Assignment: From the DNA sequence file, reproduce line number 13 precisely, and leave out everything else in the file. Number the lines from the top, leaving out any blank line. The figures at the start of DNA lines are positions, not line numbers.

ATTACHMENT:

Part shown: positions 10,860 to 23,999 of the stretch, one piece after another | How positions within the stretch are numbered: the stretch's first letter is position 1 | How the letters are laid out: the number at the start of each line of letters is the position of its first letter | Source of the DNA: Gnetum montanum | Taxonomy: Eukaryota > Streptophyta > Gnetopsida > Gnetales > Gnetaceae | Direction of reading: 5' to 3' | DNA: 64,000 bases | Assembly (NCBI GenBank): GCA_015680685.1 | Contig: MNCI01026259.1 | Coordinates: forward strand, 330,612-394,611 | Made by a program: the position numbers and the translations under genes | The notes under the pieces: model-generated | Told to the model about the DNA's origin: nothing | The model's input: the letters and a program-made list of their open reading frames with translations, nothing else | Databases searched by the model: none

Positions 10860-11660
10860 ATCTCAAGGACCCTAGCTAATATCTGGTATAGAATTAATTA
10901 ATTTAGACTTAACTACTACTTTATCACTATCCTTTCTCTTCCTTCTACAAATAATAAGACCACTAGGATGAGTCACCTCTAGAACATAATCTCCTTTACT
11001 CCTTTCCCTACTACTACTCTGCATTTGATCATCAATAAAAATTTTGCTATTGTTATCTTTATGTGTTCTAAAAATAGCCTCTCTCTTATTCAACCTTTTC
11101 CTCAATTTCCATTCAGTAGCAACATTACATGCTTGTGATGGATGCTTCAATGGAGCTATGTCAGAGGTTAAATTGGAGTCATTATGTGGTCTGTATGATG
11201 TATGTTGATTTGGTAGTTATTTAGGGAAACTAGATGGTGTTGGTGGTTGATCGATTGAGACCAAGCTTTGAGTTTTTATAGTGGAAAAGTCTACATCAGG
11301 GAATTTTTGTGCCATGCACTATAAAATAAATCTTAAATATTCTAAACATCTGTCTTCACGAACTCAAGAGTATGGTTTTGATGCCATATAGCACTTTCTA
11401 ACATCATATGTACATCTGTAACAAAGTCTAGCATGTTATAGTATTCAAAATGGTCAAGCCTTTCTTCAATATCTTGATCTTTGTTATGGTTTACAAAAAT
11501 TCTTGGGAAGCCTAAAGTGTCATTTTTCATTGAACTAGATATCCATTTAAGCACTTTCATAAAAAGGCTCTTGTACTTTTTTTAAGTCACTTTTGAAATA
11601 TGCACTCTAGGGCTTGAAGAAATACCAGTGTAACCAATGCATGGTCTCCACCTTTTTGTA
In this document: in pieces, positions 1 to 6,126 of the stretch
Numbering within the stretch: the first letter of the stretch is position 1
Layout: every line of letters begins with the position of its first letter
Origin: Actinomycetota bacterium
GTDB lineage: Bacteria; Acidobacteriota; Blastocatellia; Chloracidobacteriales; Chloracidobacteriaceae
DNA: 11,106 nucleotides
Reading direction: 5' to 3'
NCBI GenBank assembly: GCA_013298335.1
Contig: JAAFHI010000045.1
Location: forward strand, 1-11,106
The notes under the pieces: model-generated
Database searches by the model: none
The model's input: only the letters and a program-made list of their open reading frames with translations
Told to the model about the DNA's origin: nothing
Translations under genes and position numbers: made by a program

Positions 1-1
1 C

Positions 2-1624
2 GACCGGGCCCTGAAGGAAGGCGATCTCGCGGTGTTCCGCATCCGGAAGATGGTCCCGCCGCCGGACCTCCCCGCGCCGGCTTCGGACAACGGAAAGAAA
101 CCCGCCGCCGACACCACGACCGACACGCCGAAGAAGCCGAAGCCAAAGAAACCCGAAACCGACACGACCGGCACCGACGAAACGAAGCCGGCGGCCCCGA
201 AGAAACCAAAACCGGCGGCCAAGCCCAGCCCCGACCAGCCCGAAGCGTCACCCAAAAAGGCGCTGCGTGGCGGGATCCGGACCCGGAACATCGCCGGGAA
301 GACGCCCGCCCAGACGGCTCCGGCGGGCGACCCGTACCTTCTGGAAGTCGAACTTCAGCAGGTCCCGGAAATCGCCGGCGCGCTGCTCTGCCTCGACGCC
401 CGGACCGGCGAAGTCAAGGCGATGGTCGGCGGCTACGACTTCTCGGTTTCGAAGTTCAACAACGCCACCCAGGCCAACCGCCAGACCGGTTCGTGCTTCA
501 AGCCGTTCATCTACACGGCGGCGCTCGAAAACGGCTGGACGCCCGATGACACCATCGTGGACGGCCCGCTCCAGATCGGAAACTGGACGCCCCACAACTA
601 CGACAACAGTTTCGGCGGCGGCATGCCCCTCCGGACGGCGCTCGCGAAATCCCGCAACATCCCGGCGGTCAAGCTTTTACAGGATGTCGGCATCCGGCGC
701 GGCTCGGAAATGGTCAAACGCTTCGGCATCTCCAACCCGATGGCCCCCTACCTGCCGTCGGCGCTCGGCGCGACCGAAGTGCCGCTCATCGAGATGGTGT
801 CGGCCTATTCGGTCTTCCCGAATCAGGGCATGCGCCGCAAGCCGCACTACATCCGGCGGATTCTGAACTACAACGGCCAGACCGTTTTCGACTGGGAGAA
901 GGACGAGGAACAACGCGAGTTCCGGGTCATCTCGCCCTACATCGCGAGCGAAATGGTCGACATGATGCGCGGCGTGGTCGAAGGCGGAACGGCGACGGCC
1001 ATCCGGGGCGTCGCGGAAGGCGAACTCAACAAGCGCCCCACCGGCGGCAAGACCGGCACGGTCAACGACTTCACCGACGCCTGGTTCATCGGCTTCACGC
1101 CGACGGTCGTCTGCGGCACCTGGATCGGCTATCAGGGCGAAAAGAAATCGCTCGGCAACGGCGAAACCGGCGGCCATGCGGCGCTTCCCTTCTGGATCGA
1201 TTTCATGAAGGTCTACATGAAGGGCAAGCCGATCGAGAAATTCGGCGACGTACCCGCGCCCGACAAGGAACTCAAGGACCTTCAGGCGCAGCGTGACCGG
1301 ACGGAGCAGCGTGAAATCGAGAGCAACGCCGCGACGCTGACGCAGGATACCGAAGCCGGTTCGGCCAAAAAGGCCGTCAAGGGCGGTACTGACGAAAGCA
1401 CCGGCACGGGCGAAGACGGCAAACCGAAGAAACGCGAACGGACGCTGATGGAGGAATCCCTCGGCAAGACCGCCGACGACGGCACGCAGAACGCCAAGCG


Numbering within the stretch: the first letter of the stretch is position 1